.. for big kites. There seem to be so many elaborate kite reels coming out of China!
Perhaps it's not surprising that this has eventually happened, for 2
- What bigger kite-fancying nation is there, apart from China?
- The appearance of high-end quality reels for big kites in the West,
particularly the USA, would surely not have gone un-noticed forever, in
China! Mmm, now that's a good idea ;-)
As for materials, there's a lot of stainless steel. Good strong, attractive looking stuff for kite reels that doesn't look out of place in the 21st century. However, high-impact plastic and shaped, polished wood also appear in these designs. Not for the line-holding reel itself, but for the mounts and grips.
All reels are on an axle, with a handle or knob(s) to wind on line. A large proportion of all these kite reels also have a lock of some sort, to prevent further rotation when you've got the kite where you want it.
Here are some other features that might be spotted on the more expensive reels...
- Ball-bearings for quiet and almost friction-less operation.
- Variable-drag brake to limit the speed of the line when letting-out.
- Padded rests and grips for comfort during those long flights.
- Shoulder strap for comfort, particularly with the biggest kites.
I've been using the term 'big kites'. But really, anything as big as or bigger than our MBK Dowel Series kites would be more convenient to fly on one of these reels. Wing-spans of more than 1.2 meters (4 feet) in other words.
By the way, my Big MBK E-book Bundle might be worth a look if you're into making your own kites.
I love my home-made winders, but a shiny wide-diameter steel contraption would certainly get a kite down quicker! Not to mention improving my image as a serious kite flier, if I was concerned about such an aspect.
Fancy Kite Reels, Plus Variations!
Is your idea of a typical reel a simple drum on a stick, with a flange to hold the line in? Some of these fancy reels from China can look quite outlandish in comparison!
After looking at a whole bunch of images of these, I'll just list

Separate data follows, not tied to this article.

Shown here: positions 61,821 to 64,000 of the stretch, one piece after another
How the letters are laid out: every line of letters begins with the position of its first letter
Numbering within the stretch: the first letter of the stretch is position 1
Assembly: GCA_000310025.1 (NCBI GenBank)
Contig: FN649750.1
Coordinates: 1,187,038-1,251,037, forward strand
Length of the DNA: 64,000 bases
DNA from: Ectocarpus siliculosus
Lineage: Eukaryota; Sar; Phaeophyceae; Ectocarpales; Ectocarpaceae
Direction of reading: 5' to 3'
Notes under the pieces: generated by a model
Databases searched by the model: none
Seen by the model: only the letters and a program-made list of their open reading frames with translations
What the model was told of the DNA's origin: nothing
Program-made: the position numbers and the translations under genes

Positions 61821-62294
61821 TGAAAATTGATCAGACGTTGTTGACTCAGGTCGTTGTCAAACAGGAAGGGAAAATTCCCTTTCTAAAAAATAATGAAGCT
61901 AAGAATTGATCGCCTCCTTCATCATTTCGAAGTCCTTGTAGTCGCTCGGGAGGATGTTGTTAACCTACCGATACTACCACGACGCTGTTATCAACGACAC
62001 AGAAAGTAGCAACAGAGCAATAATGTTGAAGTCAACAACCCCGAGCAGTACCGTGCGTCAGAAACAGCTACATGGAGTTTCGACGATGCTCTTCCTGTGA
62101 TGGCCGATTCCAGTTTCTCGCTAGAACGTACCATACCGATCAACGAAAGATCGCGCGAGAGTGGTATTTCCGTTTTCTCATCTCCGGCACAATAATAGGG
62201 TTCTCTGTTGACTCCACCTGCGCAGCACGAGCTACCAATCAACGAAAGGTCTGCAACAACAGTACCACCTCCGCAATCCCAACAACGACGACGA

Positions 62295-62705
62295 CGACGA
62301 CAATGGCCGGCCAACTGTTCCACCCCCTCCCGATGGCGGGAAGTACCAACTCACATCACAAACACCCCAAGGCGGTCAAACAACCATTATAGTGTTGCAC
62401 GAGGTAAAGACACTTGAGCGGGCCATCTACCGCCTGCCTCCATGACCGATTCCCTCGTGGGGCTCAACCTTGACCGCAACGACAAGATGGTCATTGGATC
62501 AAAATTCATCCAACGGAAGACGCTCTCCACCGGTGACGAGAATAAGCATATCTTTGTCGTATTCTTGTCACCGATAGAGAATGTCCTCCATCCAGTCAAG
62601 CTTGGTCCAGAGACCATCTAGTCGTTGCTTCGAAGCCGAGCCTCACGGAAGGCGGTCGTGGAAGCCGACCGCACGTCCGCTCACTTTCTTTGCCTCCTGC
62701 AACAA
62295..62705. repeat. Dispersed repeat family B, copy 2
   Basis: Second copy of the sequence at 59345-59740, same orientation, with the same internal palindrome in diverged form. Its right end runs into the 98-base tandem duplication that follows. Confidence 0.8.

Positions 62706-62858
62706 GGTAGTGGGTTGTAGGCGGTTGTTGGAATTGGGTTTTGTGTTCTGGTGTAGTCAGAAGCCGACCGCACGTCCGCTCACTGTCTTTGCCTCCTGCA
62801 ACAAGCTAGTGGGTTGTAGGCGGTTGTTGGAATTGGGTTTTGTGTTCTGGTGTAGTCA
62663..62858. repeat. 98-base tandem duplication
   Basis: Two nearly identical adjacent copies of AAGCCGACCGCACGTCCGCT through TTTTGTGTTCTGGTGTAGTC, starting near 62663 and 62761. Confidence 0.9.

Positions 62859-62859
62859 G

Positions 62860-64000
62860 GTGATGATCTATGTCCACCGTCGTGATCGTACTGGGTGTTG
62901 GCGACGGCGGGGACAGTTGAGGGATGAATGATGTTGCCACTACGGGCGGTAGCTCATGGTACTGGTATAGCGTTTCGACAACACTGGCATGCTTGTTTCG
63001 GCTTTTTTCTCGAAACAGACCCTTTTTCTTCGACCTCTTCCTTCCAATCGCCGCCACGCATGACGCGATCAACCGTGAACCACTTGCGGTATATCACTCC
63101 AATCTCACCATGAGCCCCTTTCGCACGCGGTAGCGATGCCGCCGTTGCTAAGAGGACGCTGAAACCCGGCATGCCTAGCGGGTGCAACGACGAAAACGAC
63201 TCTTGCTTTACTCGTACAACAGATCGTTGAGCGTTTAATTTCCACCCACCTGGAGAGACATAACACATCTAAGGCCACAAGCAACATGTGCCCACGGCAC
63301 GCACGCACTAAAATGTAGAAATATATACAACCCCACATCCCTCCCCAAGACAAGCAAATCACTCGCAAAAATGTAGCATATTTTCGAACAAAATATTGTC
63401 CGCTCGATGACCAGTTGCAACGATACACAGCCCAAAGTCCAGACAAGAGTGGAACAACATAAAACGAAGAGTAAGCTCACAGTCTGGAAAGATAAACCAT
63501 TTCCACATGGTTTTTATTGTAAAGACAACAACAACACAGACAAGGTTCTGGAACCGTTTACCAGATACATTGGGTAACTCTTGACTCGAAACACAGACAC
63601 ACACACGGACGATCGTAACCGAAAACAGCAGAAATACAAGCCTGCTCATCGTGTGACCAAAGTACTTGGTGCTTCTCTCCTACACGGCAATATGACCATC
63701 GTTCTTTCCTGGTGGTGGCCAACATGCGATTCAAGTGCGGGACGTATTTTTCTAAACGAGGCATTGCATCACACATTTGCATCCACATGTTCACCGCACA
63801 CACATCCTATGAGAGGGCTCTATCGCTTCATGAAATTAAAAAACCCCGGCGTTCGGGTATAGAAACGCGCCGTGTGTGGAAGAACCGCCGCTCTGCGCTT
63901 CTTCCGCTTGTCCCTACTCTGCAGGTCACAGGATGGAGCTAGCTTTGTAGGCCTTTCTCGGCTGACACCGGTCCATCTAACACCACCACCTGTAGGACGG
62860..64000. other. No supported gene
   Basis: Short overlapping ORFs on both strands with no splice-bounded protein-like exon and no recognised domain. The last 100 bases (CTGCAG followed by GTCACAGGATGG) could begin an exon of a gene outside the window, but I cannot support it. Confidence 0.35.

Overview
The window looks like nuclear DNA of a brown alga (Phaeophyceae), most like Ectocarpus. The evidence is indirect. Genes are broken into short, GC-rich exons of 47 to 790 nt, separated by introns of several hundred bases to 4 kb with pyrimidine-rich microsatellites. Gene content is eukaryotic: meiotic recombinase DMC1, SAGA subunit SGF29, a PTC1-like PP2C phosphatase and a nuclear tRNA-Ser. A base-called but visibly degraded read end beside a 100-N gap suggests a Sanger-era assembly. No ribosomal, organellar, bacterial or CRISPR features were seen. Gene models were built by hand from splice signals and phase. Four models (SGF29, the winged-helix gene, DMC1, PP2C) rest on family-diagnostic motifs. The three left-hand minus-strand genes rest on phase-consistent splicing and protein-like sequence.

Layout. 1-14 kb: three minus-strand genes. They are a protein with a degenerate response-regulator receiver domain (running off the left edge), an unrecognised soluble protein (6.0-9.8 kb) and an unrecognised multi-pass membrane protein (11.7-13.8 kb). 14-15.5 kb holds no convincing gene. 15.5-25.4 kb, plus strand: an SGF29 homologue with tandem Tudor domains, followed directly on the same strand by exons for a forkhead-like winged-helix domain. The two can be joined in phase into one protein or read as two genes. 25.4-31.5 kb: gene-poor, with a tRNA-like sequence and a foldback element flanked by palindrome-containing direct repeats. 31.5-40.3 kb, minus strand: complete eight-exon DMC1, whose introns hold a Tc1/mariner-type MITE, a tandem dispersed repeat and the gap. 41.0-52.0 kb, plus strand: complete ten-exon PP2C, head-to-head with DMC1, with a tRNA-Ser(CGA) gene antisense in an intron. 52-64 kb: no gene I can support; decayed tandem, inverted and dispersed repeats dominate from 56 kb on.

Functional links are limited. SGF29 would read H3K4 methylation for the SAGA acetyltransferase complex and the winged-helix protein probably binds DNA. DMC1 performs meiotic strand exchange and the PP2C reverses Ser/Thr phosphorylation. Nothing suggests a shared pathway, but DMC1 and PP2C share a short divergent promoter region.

a few of the more intriguing ones, in the form of text descriptions...
Oh, by the way, Chinese manufacturers seem reluctant to actually give names
to their kite reels! A catalog or serial number is about it, it seems.
So I'll just list these as Reel 1, Reel 2 and so on. The last one, which does have a photo, is a real eye-popper!
Reel 1 A spoked, stainless steel design, mounted on a
formed steel tube with padded rests. On the end of each spoke is a
U-shaped piece which serves to hold the line. For rigidity, 2 thin steel
rods run full circle around the perimeter of the reel, on both sides of
the U shapes.
Reel 2 Gold anodized reel, or perhaps it's brass. Deep
flat flanges, drilled with numerous holes to save weight. Not to mention
saving money for the manufacturer! Mounted on simple steel tube, with
Reel 3 Pure-white high-impact plastic reel, with a small
number of sturdy spokes and a solid wall to hold the line in. A
pistol-grip in the same plastic material holds the axle for the reel and
also has a steel fitting which feeds out the line. This design appears
to have a trigger built into the grip, to lock and un-lock the reel. The
trigger is the same white plastic.
Reel 4 A solid circular plate has 2 shapes punched out of it, forming a hand-grip. Somehow
a drum with solid walls is mounted on the hand-grip and is free to
rotate around it. A very clean and compact kite reel actually! Perhaps
not practical for the very biggest kites though.
Reel 5 A real mixture of wood and steel this one. Eight U-shaped pieces of steel are mounted around the perimeter of a wooden
wheel, with large holes drilled in it to save weight. This composite
reel is then mounted on a polished wooden pistol-grip. A small steel
fitting feeds the line out. A bit bizarre really, and not what you would
call a thing of beauty!
Reel 6 Another cut-out design. This time, a solid steel
band rotates around the perimeter of the circular plate. On the band are
mounted U-shaped pieces of steel, with 2 thin steel bars forming the 2
rims and connecting the U-shapes. OK, so a picture would be handy...
Reel 7 A rather spidery-looking reel with 10 steel spokes
and a garish green plastic grip. The grip, plus the steel feed-out bit
look a lot like one of those butane stove-lighters. No wheel in the
middle, just the spokes attached to the axle housing. The U-shapes on
the end of the spokes are quite small in this design.
Reel 8 Similar to number 7 except for a curious knobbly
hub with holes in it, made of the same plastic as the pistol-grip
handle. Large U-shapes on the spokes, in several different colors for
reasons known only to the manufacturer!
Reel 9 This one resembles a large spider! 12 steel spokes
mounted on a small metal disk, which in turn is attached via the axle to
a slim polished wood handle. Rather small U-shape steel pieces on the
spokes hold the flying line in place. No reinforcement around the
perimeter! Just those spokes sticking out in all directions. It's
Reel 10 And finally, the most amazing, impressive piece of
stainless steel kiting over-kill you might ever see... There it is
below, complete with what looks like a disk brake like the ones on your car! When these kite reels were initially offered, they were asking for $600 each. Gulp.
For the kite-flier who has everything
For the kite-flier who has everything
If you like to make your own kites from time to time, do check out my collection of kite-building e-books...
The Big MBK E-book Bundle is a collection of PDF file downloads. Photo-illustrated step-by-step instructions. This format is particularly suitable for printing off.